They were from the 1968 generation and drew about absolutely everything without any censorship. Not a single religion was excluded from their pen, neither were a single political party or topic: Jews, priests, Muslims, Bouddhists, politicians of all parties, writers, Jesus, Dominique Strauss Kahn, Sarkozy, your neighbour, your wife, your brother in law.
Today those friends are gone. And Charlie Hebdo, a newspaper that everyone bought at least once in a while to laugh about our depressing economical situation, our idiotic politicians, the sex scandals, the corruption scandals, climate change, is at risk to disappear completely as almost its entire team was killed. More problematically, who will take over and draw freely like that? I remember going back to Paris and buying this paper to feel home again. We were cynical but we were free.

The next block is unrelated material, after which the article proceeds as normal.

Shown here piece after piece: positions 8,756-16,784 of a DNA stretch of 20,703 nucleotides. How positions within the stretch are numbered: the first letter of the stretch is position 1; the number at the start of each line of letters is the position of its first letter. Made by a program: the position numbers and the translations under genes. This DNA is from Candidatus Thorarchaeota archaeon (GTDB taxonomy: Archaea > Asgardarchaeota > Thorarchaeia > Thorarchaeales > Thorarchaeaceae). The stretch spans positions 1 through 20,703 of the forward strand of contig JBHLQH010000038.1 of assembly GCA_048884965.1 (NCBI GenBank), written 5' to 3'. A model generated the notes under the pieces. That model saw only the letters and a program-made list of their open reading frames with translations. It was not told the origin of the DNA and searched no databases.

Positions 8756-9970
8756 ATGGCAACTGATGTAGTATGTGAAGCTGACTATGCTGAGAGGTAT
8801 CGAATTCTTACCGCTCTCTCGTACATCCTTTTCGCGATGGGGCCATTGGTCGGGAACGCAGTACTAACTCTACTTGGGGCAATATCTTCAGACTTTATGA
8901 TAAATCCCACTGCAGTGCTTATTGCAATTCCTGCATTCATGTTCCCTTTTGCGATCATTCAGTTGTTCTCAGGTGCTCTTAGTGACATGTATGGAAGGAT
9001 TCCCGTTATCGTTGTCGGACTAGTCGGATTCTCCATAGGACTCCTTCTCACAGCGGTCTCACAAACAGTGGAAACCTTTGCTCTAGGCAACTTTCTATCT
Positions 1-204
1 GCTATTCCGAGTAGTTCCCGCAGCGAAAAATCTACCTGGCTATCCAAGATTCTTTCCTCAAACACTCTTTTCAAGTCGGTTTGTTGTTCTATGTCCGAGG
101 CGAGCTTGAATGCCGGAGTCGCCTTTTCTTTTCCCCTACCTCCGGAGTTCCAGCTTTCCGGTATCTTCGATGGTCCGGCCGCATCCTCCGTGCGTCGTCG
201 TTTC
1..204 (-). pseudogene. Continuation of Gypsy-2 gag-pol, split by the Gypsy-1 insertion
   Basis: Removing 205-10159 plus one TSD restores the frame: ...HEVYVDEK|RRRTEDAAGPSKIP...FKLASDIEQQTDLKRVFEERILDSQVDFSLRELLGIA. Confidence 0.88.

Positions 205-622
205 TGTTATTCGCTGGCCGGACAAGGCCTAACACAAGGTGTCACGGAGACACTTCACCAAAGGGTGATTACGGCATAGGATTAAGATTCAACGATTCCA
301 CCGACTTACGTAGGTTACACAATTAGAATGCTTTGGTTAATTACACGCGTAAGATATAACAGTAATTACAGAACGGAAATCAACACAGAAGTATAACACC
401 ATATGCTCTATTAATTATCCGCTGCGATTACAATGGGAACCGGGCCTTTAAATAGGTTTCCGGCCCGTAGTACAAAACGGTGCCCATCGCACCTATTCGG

Should we be scared for the future of France?
On the 7th of January I got scared for my country. Not only have these voices been killed, but this will raise other crucial issues. What will be the political and journalistic future of France? Will this have consequences on the way people vote? Will this make a difference on how politicians talk to the people? Will journalists and cartoonists censor what they write and draw? I was (and still am) afraid my country will answer this extremist act by political extremism. By voting for the National Front even more, by hating French Muslims.